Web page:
The memory of her knee buckling from underneath her the week before was still fresh in her mind. With surgery scheduled in two weeks, she needed a structured physical therapy program to get the swelling down, improve her muscle strength, and prepare for the operation to reconstruct her joint.
"Growing up, I played a lot of 'collision sports' and had my share of injuries," says Kevin Quinn. "I wanted to find out how bones and joints work, which drew me to physical therapy. Besides, my family is filled with healthcare practitioners, so it felt very familiar."
Today, as a licensed physical therapist, Quinn works with all kinds of patients in a process that may last days to months. "First, I'll evaluate the musculoskeletal system and the extent of the injury," he says. "Then, I develop a plan of care that includes both short-term and long-term goals. Once a patient comes out of a major surgery like knee reconstruction, a short-term goal may be to walk with crutches or teach their muscles to fire correctly again. A longer-term goal could be to walk on the treadmill or run outside. And, always, the overall goal is to return the patient to the same physical function — or better than — they had before the injury."
While Quinn continues to be involved in sports medicine and sees his share of injured athletes, he's quick to point out that the process physical therapists use to help people recover physical function is similar for anyone and any injury, from a sprained ankle to total joint reconstruction. Quinn brings all those daily clinical practice experiences to his teaching and mentoring at Midwestern University. And, as a Midwestern physical therapy alumnus, he knows the program from the inside out.
I played a lot of 'collision sports' and had my share of injuries. I wanted to find out how bones and joints work, which is what drew me to physical therapy."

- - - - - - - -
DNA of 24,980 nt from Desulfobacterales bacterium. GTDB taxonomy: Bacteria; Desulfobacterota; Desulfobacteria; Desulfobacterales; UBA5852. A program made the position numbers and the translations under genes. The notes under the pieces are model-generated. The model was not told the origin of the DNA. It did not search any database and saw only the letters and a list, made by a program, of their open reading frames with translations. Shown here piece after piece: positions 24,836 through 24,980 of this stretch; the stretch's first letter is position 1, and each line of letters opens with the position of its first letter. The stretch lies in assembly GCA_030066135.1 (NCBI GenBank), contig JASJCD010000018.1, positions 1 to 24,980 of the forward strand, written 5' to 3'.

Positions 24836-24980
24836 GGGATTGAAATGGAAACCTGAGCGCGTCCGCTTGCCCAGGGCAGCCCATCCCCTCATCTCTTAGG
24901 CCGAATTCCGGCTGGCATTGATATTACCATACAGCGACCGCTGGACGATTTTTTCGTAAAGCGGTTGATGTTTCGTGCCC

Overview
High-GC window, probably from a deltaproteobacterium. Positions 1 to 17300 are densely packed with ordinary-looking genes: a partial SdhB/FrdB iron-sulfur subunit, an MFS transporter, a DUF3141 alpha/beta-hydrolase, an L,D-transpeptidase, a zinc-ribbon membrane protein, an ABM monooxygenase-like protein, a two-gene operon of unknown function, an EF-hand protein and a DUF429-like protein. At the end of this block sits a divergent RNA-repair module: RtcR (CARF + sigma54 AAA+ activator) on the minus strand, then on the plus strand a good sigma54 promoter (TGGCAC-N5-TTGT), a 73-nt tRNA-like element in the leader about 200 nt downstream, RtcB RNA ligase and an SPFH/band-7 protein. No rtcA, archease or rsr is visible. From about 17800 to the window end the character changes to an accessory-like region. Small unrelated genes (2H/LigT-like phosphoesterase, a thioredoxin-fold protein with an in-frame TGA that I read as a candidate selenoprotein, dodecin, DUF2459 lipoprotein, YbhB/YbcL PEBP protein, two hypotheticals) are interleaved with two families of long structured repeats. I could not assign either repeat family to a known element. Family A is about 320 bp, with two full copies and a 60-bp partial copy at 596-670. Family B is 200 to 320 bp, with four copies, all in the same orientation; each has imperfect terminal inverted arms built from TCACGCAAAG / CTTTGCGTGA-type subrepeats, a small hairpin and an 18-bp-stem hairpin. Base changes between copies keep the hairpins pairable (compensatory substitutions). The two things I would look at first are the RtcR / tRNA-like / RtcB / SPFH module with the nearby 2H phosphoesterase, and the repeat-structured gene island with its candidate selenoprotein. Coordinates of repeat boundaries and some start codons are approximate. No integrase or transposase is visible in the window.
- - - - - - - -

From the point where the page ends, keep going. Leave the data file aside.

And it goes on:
— Kevin Quinn, PT, MPT, MS, ATC,
"I chose Midwestern for my MPT degree because the school is completely dedicated to the health sciences," says Quinn. "The faculty's core belief is service to the patient and the profession, which I appreciated as a student. As a faculty member, I'm excited to carry on that dedication." Although he always had an interest in education, Quinn spent ten years gaining practical skill and providing direct care to patients of all kinds. He continues to work full time as Regional Manager for AthletiCo Rehabilitation in Oak Brook (IL), where he oversees four clinics throughout the northwest Chicago suburbs. In the MWU physical therapy program, Quinn is adjunct faculty for some of the classes in kinesiology, biomechanics, human anatomy, and patient evaluation.
"At MWU, both faculty and students interact inside and outside the classroom, which creates a great environment for collaboration. We share class time, intramurals, and other activities," says Quinn. "Midwestern's programs demonstrate the team approach to healthcare, which is the direction for current and future practice. The collaboration among faculty and students in all the healthcare professions creates a fantastic atmosphere on campus," says Quinn. "We're developing the next generation of leaders in the profession." Out of his MPT class, six of Quinn's fellow MWU alumni are employed with him at AthletiCo, and all are now in management positions.
In addition to seeing patients from all walks of life — industrial rehabilitation cases to everyday people with a variety of physical dysfunction — Quinn has worked with amateur and professional athletes from the NHL, NFL, MLS, Major League Baseball, U.S. National Soccer teams, and several Chicago-area rugby clubs. "That provides an outlet for my sports medicine interest," says Quinn. And those experiences provide real-world examples for his MWU students.
Kevin Quinn, PT, MPT, MS, ATC, is adjunct faculty in Physical Therapy at Midwestern University's Downers Grove (IL) Campus. He is active as a player and official with USA Hockey and is an Illinois-licensed athletic trainer, who completed his first marathon in 2008.